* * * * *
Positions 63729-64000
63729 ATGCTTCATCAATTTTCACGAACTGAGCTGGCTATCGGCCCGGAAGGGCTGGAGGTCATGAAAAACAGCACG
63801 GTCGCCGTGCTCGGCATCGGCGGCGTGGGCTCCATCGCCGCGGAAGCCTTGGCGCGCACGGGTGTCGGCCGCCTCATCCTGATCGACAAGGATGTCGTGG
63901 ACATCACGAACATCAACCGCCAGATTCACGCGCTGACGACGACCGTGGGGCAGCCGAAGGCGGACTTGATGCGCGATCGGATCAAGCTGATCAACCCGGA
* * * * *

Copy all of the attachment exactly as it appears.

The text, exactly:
Positions 63729-64000
63729 ATGCTTCATCAATTTTCACGAACTGAGCTGGCTATCGGCCCGGAAGGGCTGGAGGTCATGAAAAACAGCACG
63801 GTCGCCGTGCTCGGCATCGGCGGCGTGGGCTCCATCGCCGCGGAAGCCTTGGCGCGCACGGGTGTCGGCCGCCTCATCCTGATCGACAAGGATGTCGTGG
63901 ACATCACGAACATCAACCGCCAGATTCACGCGCTGACGACGACCGTGGGGCAGCCGAAGGCGGACTTGATGCGCGATCGGATCAAGCTGATCAACCCGGA